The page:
The Lego Movie ***

Is it worth $15 (3D)? Yes

Going into “The Lego Movie,” it’s not unreasonable for an adult to think it can’t possibly be good. This is an animated movie based on a toy, after all, and it’s not even a toy with a rich back-story and various narrative incarnations like “Transformers” and “G.I. Joe.” The trailer looks kind of cheesy too, and the animation is crude. What hope is there for a movie about Legos?

Plenty, it turns out. “The Lego Movie” is expectedly full of puns and silly jokes, but it’s also got a good heart and a surprisingly intelligent ending that works perfectly. This is as good a movie about Legos as could have been made.

Emmet (Chris Pratt) is an ordinary Lego figure who lives his life by the book. He’s so plain and boring, in fact, that others barely notice him. Poor Emmet, he just wants friends. After he becomes smitten with Wyldstyle (Elizabeth Banks) he follows her down a hole and stumbles upon a plan by President Business (Will Ferrell) to release something called “Kragle” and ruin Legoland.

Fortunately for Emmet a prophecy from wise old Vitruvius (Morgan Freeman) has foretold of “The Special,” an ordinary builder who will discover extraordinary powers and save the world. The problem is Emmet is such a simpleton fool no one believes he’s their savior. Certainly not Wyldstyle’s boyfriend Batman (Will Arnett), who’s in full hero mode; not Metal Beard (Nick Offerman), who’s a mix between a pirate and a Transformer and runs away before Emmet can ruin his life; and definitely not Wonder Woman (Cobie Smulders), Shakespeare (Jorma Taccone) and Shaq (Shaquille O’Neal), among others, who offer no support. Heck, even Abraham Lincoln (Will Forte) has trouble having faith in Emmet. But if inexperienced heroes didn’t regularly venture off into the world, save the day and return changed and better people by the end, “Star Wars,” “The Lord of the Rings” and “The Hunger Games” would have no appeal.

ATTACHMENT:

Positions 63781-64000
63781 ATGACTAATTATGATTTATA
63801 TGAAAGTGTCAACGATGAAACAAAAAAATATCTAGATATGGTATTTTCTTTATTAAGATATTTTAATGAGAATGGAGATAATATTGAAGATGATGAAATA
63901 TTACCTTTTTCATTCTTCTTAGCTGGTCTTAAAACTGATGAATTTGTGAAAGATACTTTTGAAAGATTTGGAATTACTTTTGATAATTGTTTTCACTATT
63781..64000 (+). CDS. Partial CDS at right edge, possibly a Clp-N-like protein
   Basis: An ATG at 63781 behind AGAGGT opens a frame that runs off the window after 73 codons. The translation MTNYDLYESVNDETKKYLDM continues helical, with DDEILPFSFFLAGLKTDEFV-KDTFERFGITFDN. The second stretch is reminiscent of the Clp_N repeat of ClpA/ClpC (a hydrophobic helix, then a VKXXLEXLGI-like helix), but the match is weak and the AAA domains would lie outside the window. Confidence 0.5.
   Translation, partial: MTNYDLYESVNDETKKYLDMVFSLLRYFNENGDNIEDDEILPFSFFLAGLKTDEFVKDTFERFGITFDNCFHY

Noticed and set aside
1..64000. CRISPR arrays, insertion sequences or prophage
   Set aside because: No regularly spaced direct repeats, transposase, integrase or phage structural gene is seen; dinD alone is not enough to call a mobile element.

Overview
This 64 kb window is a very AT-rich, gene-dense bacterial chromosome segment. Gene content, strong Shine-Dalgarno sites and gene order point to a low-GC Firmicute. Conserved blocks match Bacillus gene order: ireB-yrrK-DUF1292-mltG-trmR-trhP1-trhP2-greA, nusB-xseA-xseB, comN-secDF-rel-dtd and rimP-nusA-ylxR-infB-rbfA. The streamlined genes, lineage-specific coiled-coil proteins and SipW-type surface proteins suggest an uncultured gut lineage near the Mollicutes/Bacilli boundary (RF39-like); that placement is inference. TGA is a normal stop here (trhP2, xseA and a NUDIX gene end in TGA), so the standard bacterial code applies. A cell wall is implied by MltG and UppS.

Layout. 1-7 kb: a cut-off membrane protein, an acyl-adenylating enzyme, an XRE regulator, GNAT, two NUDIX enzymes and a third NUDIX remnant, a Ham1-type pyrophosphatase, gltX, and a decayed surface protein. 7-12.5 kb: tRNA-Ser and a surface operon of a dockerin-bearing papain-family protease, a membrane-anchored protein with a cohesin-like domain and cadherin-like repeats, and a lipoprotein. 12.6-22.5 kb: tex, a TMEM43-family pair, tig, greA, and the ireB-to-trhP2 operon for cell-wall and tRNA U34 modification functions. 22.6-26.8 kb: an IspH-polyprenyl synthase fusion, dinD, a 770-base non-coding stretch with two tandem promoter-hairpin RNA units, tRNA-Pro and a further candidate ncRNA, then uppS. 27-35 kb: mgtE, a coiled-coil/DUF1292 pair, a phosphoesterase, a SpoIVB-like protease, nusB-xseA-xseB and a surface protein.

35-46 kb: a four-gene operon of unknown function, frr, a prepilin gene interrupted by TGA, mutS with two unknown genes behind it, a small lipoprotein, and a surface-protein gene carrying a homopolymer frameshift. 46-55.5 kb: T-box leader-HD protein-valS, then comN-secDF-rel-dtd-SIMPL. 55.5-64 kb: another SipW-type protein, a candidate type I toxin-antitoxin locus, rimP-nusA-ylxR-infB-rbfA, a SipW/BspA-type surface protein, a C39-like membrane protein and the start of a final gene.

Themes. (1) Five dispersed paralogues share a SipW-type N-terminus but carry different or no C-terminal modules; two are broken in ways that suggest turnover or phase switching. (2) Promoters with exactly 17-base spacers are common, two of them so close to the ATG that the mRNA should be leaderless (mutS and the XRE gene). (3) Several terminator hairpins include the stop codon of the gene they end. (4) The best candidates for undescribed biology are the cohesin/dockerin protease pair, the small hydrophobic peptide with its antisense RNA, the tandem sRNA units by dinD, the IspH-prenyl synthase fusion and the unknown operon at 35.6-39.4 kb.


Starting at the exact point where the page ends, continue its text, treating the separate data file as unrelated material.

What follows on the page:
Writer/directors Phil Lord and Christopher Miller (“Cloudy with a Chance of Meatballs”) knew the animation wouldn’t be as pristine as a Pixar product, but that didn’t stop them from essentially saying, “what would be in a live action movie?” and then making it happen, one Lego block at a time. In particular, the action scenes are suspenseful, well edited, and they come with a multitude of surprises. It’s a testament to the power of imagination, patience and execution that the film is as consistently entertaining as it is.

Credit also goes to the formidable voice cast, which is in on the joke from the start and never misses a beat. Pratt is in full Andy Dwyer mode (his role on NBC’s “Parks and Recreation”) throughout, which is appropriate, Liam Neeson is a trip as a character who literally switches from good cop to bad cop, and Morgan Freeman gets the most laughs as the bluntly honest Vitruvius, a oracle who believes in the power of believing even when doofus Emmet is all there is to believe in.

This may shock your eyes to read, but “The Lego Movie” is full of wit, intelligence and charm. There’s plenty here for adults, kids will love it, and it’s genuinely earnest and funny. It’s worth repeating: You could not make a better movie about Legos.

Did you know?

Lord and Miller also directed “21 Jump Street,” which starred Channing Tatum and Jonah Hill. Tatum and Hill have cameos in “The Lego Movie” as Superman and Green Lantern, respectively.

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